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Modern refrigerants for cargo ships

The refrigerant employed in the compressor, condenser and evaporator systems : In all refrigeration, heat is collected in a suitable fluid and this fluid is removed from the space substance being cooled carrying the heat with it. Such fluid known as refrigerant. All refrigerants using on board might be sub-divided into primary and secondary refrigerants.

Primary refrigerants

This is the refrigerant employed in the compressor, condenser and evaporator system and certain properties are essential requirements. For example it will boil off or evaporate at a low temperature and reasonable pressure and it will condense at a temperature near normal sea water temperature at a reasonable pressure. The refrigerant must also be free from toxic, explosive, flammable and corrosive properties where possible.

Some refrigerants have critical temperatures above which the refrigerant gas will not condense. This was one of the disadvantages of carbon dioxide, which was used for many years on ships. Ships operating in areas with very high sea-water temperatures had difficulty in liquefying the carbon dioxide without some additional sub-cooling system. A further disadvantage of carbon dioxide was the very high pressure at which the system operated, resulting in large and heavy machinery,

Between the carbon dioxide era and the present refrigerants, methyl chloride and ammonia were used. Due to its explosive properties, methyl chloride is now banned for shipboard use. Ammonia is still employed, but requires special ventilation.

The modern refrigerants are fluorinated hydrocarbon compounds of various formulae, with the exception of Refrigerant 502, which is an azeotropic (fixed boiling point) mixture of Refrigerant 22 and Refrigerant 115. These are usually refered to as Treons' with a number related to their particular formula.

Refrigerant 11 is a very low-pressure refrigerant which requires a large circulation for a particular cooling effect. It has particular advantages when used in air conditioning units, since it will have a low power consumption.

Refrigerant 12 was one of the first fluorinated hydrocarbon refrigerants, as these numbered substances are known, to become readily and cheaply available. A disadvantage is that evaporator pressures are below atmospheric and any system leaks draw in air and moisture.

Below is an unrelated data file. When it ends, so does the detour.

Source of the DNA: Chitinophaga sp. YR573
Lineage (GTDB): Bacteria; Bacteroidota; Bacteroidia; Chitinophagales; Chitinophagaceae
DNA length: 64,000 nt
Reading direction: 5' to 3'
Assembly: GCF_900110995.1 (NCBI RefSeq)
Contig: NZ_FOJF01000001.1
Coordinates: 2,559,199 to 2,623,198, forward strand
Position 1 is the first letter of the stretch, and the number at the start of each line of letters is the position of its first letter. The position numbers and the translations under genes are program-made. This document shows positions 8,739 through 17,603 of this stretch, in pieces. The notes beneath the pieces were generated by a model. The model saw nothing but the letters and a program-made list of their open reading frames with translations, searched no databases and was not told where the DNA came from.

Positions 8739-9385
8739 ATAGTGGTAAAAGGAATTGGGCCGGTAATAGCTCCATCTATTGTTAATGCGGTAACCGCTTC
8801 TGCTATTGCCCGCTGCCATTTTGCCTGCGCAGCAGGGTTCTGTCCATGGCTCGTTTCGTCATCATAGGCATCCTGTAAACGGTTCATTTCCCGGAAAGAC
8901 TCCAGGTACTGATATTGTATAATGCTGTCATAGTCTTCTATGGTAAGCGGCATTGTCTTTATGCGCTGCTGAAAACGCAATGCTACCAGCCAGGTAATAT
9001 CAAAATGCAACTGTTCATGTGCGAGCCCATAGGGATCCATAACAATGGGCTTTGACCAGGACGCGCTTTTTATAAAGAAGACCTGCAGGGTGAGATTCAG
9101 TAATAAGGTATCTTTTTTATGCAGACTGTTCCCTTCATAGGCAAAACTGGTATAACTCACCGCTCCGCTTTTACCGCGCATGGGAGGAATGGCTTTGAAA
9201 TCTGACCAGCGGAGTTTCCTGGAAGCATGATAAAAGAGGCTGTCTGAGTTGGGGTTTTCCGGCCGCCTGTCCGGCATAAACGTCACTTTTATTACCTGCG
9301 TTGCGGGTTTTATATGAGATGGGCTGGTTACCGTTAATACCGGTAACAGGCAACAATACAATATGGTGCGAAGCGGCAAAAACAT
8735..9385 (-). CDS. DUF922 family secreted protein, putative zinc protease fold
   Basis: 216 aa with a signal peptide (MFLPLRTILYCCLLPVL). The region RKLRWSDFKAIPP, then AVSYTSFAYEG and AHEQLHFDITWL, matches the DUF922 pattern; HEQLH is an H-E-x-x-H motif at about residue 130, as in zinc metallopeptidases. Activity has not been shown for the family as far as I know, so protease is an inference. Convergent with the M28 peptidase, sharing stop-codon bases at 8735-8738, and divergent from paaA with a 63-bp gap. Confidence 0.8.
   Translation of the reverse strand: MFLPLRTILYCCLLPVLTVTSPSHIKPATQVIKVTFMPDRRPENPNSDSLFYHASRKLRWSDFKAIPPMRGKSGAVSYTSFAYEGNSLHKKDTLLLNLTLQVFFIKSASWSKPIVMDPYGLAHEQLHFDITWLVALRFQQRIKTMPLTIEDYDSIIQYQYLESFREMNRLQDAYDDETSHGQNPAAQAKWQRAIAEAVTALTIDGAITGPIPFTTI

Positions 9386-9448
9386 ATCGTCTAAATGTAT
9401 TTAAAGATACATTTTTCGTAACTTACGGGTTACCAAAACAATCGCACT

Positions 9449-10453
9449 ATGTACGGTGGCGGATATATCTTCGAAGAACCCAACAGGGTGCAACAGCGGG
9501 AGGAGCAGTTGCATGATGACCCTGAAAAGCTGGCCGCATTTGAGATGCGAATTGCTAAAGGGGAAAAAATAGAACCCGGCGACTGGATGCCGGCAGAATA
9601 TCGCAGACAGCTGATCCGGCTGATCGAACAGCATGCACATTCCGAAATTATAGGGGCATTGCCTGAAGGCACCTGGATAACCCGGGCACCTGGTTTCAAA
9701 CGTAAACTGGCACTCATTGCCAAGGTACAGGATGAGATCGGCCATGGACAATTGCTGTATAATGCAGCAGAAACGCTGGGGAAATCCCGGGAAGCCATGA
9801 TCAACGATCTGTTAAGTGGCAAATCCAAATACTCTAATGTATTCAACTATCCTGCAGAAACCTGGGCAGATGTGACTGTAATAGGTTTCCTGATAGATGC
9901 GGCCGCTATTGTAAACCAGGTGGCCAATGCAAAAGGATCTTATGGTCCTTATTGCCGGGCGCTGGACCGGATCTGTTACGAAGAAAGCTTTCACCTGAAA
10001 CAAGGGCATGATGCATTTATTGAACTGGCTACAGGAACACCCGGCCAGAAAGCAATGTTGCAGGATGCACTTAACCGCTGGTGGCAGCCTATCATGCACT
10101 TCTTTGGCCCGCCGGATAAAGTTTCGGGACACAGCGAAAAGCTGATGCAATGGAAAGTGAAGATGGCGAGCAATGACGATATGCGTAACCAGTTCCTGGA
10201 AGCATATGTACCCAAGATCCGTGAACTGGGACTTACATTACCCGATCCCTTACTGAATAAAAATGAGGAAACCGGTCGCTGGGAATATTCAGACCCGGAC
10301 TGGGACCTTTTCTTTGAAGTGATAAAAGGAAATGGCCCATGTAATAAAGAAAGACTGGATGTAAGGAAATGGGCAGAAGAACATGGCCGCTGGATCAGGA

Refrigerant 22 is now probably the most common refrigerant. It provides a considerable range of low-temperature operation before the evaporator pressure drops below atmospheric conditions. There is also a space saving as the compressor displacement is about 60% of that required for Refrigerant 12.

Refrigerant 502's particular advantages are that the displacement required is similar to that of Refrigerant 22. Gas delivery temperatures from the compressor are greatly reduced, and therefore there is less likely to be a break-up of the lubricating oil and stressing of the delivery valves.

All the above refrigerants are non-corrosive and may be used in hermetic or semi-hermetic compressor units. Refrigerant 502, however, does have less effect on the lacquers and elastomers employed in compressors and motors. At present Refrigerant 502 is still an expensive gas and not readily available worldwide.

Environmentally friendly refrigerants

Most modern refrigerants are chlorofluorocarbons (CFCs) which have a damaging effect on the ozone layer, in addition to accumulating in the atmosphere and causing global warming. The Montreal Protocol, signed in 1987 and reviewed in 1990 and 1992, regulates the manufacture and use of CFC gases. The phasing-out of existing CFCs is likely to form part of a new Annex to MARPOL 73/78 and alternatives are being sought for shipboard use.

Refrigerant 12 or CFC 12 can readily be replaced by HFC 134A, which causes zero ozone depletion and alternatives to CFC11, HCFC 22 and R502 are being developed. Other choices include the use of carbon dioxide or ammonia, both previously used as refrigerants but potentially dangerous if incorrectly handled. Lloyds Register has issued Guidance Notes for Marine Ammonia Plant as a supplement to the Rules, owing to the resurgence of interest in this refrigerant.

Secondary refrigerants

Both large air conditioning and cargo cooling systems may employ a secondary refrigerant. In this case the primary refrigerant evaporator will be circulated with the secondary refrigerant, which is then passed to the space to be cooled. Secondary refrigerants are employed where the installation is large and complex to avoid the circulation of expensive primary refrigerants in large quantities. These primary refrigerants can be very searching, that is they can escape through minute clearances, so it is essential to keep the number of possible leakage points to a minimum.

In the case of air conditioning plants, fresh water is the normal secondary refrigerant, which may or may not have a glycol solution added. The more common secondary refrigerant on large cargo installations is a calcium chloride brine to which is added inhibitors to prevent corrosion.

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